“It is thus not lack of cleanliness or health that causes abjection but what disturbs identity, system, order. What does not respect borders, positions, rules. The in-between, the ambiguous, the composite.” – Julia Kristeva, Powers of Horror
LC Queisser is pleased to present a solo exhibition by Frankfurt based artist Hanna-Maria Hammari.
A series of sculptures, placed across the floor and hung on the wall, appear to be metallic animal trap shapes, formed to bodily curves. It’s unclear if these armatures are designed to protect, or harm, the body that wears them, and even unclear if they are meant to be worn at all. Drawn in by the functional ambiguity, by a desire to figure them out, the material reveals itself not as metal, but as ceramic glazed to look like steel. Upon first glance, the series proposes an image of itself, as a specific material for a specific purpose. But the more time one spends with it, the more the work reveals its own image as artifice. We are left with the material, its texture and color, and with the tensions of the forms, the sense that the trap is waiting to snap.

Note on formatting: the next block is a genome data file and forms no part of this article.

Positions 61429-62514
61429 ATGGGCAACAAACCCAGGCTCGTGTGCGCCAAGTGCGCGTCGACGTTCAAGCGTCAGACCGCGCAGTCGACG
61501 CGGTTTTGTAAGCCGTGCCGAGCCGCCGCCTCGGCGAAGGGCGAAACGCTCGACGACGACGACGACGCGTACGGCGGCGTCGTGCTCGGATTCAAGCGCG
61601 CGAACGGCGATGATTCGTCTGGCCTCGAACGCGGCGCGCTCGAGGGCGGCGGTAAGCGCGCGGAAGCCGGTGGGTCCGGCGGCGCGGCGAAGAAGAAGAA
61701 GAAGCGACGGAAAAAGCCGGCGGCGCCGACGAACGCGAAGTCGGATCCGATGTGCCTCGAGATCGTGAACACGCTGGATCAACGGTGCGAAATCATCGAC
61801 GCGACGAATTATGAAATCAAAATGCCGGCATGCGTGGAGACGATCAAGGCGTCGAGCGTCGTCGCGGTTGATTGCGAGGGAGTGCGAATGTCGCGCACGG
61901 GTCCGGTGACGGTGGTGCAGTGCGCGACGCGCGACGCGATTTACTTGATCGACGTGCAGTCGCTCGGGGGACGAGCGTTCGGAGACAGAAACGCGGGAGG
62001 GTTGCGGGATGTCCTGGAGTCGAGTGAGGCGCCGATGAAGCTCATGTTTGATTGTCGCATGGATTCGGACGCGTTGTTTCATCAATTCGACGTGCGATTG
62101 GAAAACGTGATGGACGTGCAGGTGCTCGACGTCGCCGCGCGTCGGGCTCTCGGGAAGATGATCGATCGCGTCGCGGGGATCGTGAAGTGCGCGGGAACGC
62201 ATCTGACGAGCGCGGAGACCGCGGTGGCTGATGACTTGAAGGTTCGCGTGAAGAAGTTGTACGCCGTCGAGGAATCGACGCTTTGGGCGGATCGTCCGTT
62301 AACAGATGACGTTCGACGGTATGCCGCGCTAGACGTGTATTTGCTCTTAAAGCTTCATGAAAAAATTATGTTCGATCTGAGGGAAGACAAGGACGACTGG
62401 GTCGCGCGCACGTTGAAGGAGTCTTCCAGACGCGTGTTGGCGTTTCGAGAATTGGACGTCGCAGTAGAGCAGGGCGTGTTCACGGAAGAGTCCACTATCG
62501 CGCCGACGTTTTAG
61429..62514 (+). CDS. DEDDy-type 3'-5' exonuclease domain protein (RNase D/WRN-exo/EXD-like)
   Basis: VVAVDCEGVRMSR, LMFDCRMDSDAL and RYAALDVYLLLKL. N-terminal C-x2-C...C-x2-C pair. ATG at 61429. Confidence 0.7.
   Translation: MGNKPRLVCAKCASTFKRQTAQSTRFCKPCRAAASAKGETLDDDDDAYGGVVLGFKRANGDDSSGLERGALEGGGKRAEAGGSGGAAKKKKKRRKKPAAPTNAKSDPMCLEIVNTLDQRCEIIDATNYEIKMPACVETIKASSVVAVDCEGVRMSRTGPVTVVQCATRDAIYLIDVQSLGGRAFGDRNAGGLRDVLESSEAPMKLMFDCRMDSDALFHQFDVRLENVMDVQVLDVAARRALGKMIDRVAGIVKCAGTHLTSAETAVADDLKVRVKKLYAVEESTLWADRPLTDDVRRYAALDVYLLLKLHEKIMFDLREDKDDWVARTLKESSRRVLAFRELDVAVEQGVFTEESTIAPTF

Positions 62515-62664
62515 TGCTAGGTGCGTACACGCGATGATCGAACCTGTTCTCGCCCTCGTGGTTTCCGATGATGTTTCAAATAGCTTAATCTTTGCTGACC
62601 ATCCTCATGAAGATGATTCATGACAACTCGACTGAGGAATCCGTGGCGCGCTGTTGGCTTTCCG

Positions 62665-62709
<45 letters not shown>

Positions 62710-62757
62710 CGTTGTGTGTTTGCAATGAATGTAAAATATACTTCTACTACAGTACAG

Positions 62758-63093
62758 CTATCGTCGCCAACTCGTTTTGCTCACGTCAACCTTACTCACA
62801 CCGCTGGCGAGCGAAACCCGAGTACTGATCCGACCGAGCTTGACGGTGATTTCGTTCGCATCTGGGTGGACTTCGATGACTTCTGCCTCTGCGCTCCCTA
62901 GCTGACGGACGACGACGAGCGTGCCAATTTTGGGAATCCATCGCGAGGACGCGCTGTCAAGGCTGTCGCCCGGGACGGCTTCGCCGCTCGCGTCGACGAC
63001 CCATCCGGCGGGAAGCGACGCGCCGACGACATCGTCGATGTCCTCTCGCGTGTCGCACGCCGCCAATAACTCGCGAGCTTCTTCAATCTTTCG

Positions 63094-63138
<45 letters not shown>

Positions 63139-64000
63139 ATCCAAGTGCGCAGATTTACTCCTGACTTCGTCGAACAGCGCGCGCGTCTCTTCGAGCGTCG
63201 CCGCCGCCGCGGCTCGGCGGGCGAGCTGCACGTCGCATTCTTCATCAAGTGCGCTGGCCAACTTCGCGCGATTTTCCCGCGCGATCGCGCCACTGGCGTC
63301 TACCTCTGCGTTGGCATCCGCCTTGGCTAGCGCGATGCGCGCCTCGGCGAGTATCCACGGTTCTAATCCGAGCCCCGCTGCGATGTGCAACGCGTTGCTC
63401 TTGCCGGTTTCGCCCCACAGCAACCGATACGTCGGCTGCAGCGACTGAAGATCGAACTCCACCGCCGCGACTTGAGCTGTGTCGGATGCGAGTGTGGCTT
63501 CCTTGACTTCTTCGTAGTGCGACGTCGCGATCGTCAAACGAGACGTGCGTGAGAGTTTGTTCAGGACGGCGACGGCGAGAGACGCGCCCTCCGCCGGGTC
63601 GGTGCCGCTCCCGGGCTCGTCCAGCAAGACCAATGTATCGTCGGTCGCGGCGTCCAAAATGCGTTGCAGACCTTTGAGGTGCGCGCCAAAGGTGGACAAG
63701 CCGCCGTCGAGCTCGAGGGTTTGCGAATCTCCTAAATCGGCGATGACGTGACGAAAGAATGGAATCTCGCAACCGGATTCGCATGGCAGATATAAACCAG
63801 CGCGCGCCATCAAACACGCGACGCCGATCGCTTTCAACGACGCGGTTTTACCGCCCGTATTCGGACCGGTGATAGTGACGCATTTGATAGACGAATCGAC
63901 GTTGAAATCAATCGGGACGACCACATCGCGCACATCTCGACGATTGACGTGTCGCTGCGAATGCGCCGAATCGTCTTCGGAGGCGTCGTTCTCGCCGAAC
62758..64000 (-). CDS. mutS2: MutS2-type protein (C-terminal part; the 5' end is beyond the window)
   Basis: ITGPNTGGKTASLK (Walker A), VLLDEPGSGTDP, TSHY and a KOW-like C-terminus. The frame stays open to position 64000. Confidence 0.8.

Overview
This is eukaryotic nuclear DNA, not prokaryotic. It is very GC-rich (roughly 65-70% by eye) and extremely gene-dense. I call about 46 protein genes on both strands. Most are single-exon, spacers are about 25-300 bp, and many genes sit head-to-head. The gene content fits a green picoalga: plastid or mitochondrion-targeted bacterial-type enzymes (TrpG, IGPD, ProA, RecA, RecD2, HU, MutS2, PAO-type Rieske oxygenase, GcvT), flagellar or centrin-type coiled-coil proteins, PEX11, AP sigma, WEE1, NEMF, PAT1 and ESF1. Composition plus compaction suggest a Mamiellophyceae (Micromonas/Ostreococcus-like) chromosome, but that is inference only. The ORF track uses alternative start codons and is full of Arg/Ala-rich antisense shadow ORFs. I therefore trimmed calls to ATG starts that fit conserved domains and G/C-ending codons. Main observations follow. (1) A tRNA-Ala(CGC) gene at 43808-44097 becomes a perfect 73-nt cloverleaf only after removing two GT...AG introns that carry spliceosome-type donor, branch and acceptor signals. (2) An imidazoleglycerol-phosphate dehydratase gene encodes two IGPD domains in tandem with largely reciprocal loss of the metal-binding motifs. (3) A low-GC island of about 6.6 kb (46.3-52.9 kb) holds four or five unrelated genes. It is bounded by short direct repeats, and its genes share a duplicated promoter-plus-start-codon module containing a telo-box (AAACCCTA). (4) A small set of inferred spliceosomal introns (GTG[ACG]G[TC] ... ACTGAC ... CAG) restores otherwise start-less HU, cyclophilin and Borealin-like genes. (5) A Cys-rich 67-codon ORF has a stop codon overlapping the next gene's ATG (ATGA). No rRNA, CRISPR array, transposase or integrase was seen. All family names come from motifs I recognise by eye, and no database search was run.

Lie in Wait works with the tension and shame that comes with the apprehension of what one’s body will produce. The exhibition looks at gestation, in pregnancy, and in the development of artworks, as a site of image production and projection, a site of imagining, often with a sense of terror, what one’s labors will bring. Resisting simplistic popular imagery of gestation as full of hope and bliss, Hammari focuses on the discomfort that comes with approaching the edge of one’s body as it produces another. Eliciting a sense of abjection and instability, the sculptures use material to represent this psychic tension, tight latex popping, stockings stretched over glass, a curved and drooping piece of wood.
In facing expectations around what and how we produce, resistance can be empowering. In examining the discomfort of this edge, Hammari looks at how the articulated of unease can be a way of bringing something important into focus.
– Marina Caron
Photography: Angus Leadley Brown